Browsing: SGR Tanzania

Aviation Africa 2022

The Entebbe airport stands to transform Uganda’s movement over time as it advances to become an oil economy alongside Tanzania.

South Africa, one of the wealthiest countries, has the largest road network, 750,000kms, while Tanzania, East Africa’s competitive economy, has more than 86,000km of roads.

In the current economic scenario, where uncertainty brought by economic shocks from the pandemic and political tensions force nations to expand their horizon of influence, the past years have shown why African infrastructures must be robust and conducive to enhancing value creation.

Whoever moves fast and swiftly dominates the economic conversation. South Africa, Kenya, Namibia and Nigeria are among the top African nations with more robust economies.…

  • China is one of Tanzania’s biggest trade partner
  • Tanzania’s industrial economy has been growing over the past decade
  • Tanzania has nabbed US$3 billion investment from China company

Investment in Tanzania is changing the labour market and industries in Tanzania for the better.

The government of Tanzania is doubling down on expanding its industrial complex as the new industrial scheme stands to draw around 100,000 direct jobs and 300,000 by 2025 and change Tanzania economy for good.

Tanzania’s industrial economy is slated to expand twelve-fold in the next three years, adding more support to the minor industrial landscape currently operating nationwide, while expanding the list of reasons to invest in Tanzania.

Industries in Tanzania have become a critical component of economic transformation.  Tanzania has more than 62,000 small industries which add value to raw materials extracted internally.

READ: Tanzania bagging billions in natural gas investments

According to the Ministry of Investment, …

  • Tanzania has one of the largest international airports in East Africa
  • Tanzania Standard Gauge Railway is slated to commence operation by the end of April 
  • Tanzania is a gateway serving competitive landlocked neighbouring countries.

Tanzania’s economy is moving at a steady pace. According to the Bank of Tanzania, the inflation rate is at 3.6 per cent, and the nation’s GDP stands at 5.2 per cent (3rd Quarter 2021).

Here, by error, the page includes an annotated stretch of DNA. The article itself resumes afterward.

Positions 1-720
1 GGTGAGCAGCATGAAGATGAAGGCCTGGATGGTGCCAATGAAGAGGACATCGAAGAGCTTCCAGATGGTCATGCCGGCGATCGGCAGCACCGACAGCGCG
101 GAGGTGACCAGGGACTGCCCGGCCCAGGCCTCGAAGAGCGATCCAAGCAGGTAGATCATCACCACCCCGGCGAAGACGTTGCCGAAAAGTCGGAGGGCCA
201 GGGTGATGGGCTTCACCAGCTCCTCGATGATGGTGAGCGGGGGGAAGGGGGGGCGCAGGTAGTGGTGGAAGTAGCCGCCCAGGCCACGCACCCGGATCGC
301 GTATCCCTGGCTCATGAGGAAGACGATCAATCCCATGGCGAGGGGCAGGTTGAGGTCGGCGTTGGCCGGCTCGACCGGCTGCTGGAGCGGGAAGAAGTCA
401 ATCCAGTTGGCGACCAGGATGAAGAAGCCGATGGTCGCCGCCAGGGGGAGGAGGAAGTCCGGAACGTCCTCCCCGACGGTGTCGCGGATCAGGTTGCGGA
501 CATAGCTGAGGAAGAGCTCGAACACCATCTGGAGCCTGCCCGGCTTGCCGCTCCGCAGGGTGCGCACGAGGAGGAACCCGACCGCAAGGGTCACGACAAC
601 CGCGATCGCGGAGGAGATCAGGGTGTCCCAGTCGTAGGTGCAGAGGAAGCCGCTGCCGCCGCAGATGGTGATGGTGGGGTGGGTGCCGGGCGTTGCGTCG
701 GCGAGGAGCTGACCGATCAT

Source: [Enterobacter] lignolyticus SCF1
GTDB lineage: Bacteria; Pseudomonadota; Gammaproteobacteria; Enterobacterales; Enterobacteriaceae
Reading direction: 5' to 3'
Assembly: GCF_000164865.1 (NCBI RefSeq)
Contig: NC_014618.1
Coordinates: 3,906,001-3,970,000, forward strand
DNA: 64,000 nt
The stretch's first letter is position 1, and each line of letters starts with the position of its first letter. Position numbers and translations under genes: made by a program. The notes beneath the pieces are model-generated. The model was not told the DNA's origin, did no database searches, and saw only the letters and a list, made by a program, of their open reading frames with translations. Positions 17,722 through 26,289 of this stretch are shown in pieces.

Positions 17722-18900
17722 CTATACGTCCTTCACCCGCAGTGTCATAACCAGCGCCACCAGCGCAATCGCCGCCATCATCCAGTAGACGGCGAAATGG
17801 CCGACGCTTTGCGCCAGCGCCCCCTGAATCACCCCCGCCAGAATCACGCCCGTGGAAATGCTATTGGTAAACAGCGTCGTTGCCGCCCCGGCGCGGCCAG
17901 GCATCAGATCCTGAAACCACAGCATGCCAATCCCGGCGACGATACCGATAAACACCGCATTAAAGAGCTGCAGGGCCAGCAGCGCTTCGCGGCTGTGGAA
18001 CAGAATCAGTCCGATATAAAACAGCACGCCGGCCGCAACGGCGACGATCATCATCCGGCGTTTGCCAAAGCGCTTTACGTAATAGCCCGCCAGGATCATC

The United Nations argues that the African Continental Free Trade Area (AfCFTA) is expected to increase intra-African trade in transport services by nearly 50 per cent.

In 2015, the African Development Bank (AfDB) approved $346.38 million to improve 500 km of roads across the country over the next five years.

On the other hand, in 2014 World Bank, another development funder to Tanzania, furnished the nation with $300 million to improve rail and transport infrastructure, which ultimately boosted intra-region trade with …

In the most recent development, an additional 282km of the railway are being constructed to connect Tanzania and Burundi giving the latter access to East Africa biggest and busiest port.

The construction is an extension of the already laid down Standard Gauge Railway (SGR) in Tanzania. The two governments have signed an agreement that paves way for new rail to be laid at a sum of US$900 million.

What does this extension mean for Burundi and how will it benefit Tanzania?

Apart from the obvious economic benefits, let’s first consider the small towns through which the railway snakes. From Tanzania’s little town of Uvinza in the Kigoma region to the bustling capital city of Gitega in Burundi, the railway is expected to spark life, rejuvenate slowed businesses and build new people relations.…

  • Construction of a 368 KM stretch of standard gauge railway, estimated to cost $1.9 billion signed between Tanzania and Turkish business Yapi Merkezi.
  • Tanzania to allow more Turkish investors to invest in Tanzania aimed at developing national infrastructure. 
  • Tanzania SGR Construction will seek to expand trade relations with Uganda, Rwanda and the Democratic Republic of Congo

To connect Tanzania to Rwanda and Uganda, as well as Burundi and the Democratic Republic of Congo through these two countries, the Tanzania Standard Gauge Railway (SGR) is currently being built. The new Tanzania SGR is designed to replace the outdated, inefficient meter-gauge railway system and relieve traffic congestion. Freight expenses are also predicted to drop 40%. Up to 10,000 metric tonnes, or 500 tractor-trailer loads, are planned to be hauled by each freight train.

One of three parts of Tanzania’s 1,219-mile Yapi Merkezi rail line, which is expected to be completed by the …